Plaintiff alleges that Kloepfer's "violent outbursts" nevertheless continued. (Id. at ¶ 7) She states that by early October 2007, Kloepfer's "[v]iolent, retaliatory and discriminatory behaviors targeted at [her] became weekly, sometimes daily occurrences[.]" (Id.) Plaintiff further contends that she reported these "behaviors" to Wykoff and Upshur; she also states that in November 2007, she reported them to Mark Monroe ("Monroe"), a human resources representative at the State's Division of Management Services, who promised to investigate. (Id.) Plaintiff alleges that in the following weeks, Kloepfer's "behaviors escalated." (Id.) She then contacted the State's Employee Assistance Program ("EAP"); after three telephone sessions with an EAP counselor, the counselor advised Plaintiff that she was "at-risk" and suggested that she "seek greater authority within or outside of State employment." (Id.) Plaintiff then allegedly contacted "HR staff at the State's Office of Management and Budget ("OMB"); these persons informed Plaintiff that the matter would be "'looked into'" and suggested that Plaintiff consider contacting the Equal Employment Opportunity Commission ("EEOC"). (Id.)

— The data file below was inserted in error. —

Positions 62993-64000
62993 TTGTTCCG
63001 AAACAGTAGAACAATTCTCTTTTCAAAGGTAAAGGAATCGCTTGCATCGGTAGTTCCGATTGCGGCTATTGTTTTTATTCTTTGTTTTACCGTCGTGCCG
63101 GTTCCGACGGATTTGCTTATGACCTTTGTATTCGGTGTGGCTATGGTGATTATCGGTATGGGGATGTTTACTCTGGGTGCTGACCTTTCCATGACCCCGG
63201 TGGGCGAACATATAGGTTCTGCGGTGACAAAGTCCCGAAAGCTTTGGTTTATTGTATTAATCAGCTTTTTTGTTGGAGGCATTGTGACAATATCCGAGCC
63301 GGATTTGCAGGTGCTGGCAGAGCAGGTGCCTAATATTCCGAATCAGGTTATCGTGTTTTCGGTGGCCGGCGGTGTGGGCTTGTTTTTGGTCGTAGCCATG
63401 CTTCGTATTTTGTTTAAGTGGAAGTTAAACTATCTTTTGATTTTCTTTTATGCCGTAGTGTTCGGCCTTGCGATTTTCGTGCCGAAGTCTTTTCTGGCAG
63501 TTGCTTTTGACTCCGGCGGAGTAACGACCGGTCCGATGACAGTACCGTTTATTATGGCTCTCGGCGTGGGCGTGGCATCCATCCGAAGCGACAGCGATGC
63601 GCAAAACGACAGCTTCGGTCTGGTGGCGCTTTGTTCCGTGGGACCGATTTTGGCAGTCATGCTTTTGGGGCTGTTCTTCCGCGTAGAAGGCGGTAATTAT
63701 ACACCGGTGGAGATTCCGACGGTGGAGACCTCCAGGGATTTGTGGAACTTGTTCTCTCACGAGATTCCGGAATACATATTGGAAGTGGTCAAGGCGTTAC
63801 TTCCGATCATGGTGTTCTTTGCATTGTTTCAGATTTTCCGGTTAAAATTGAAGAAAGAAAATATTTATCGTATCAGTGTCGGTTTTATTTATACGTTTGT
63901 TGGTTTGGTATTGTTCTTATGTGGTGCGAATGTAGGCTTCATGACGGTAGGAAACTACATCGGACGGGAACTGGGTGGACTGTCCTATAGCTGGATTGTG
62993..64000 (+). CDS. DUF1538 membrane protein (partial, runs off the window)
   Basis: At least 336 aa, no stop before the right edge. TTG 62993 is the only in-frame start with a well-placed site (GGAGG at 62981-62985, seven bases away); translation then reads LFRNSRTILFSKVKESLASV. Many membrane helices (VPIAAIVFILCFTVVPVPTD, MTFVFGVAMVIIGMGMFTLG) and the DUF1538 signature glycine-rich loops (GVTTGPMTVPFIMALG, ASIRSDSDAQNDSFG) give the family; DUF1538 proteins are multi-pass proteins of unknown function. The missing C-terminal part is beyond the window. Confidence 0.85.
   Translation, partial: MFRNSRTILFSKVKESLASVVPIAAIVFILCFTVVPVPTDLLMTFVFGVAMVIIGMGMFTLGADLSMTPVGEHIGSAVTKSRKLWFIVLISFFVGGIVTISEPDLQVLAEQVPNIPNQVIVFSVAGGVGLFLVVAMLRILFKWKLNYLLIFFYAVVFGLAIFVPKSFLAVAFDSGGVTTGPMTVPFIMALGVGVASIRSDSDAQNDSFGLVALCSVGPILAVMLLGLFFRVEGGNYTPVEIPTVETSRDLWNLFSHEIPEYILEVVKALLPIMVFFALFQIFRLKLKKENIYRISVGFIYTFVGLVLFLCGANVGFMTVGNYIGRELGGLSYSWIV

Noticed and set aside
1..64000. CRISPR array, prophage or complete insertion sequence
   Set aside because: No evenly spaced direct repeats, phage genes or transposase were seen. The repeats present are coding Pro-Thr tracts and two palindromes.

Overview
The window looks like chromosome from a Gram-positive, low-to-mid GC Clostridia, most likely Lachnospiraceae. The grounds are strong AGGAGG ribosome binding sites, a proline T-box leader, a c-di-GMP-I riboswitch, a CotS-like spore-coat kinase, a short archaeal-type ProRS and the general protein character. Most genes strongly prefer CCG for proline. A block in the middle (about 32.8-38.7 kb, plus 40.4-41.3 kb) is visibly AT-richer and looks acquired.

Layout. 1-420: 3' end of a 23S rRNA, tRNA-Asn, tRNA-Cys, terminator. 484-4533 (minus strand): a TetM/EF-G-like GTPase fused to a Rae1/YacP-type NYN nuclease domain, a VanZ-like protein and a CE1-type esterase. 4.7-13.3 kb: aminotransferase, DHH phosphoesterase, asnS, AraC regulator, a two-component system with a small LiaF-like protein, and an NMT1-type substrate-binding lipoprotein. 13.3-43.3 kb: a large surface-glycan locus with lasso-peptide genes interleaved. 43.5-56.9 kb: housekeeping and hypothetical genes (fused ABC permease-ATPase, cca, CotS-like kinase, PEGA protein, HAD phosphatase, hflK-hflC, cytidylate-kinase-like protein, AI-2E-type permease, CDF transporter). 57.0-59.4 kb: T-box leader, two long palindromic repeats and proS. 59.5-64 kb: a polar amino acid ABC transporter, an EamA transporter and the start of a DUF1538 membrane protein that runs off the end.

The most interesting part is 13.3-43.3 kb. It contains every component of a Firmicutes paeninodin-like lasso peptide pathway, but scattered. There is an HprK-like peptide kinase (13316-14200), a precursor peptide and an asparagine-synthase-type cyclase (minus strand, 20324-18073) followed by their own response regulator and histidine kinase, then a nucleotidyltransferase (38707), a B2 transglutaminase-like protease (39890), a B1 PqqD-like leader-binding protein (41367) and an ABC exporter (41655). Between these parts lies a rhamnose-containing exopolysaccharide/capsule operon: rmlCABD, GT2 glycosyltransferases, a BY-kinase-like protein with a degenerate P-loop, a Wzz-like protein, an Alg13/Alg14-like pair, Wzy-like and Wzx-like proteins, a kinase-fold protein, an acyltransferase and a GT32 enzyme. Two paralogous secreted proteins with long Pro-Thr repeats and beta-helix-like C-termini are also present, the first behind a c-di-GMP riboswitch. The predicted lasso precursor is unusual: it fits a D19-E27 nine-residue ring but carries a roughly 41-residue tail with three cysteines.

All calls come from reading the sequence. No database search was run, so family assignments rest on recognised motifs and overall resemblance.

In December 2007, Plaintiff made a request to Kloepfer for a transfer to "an alternate work location within [her] current position[, ]" and later made the same request to Wykoff, Upshur, and Monroe. (Id. At ¶ 8) In January 2008, Plaintiff requested a lateral transfer. (Id.) Both of these requests were denied without explanation. (Id.) At this time, Plaintiff alleges that it was "common knowledge in the SOV" that Plaintiff was "locking herself in her office every day. (Id.)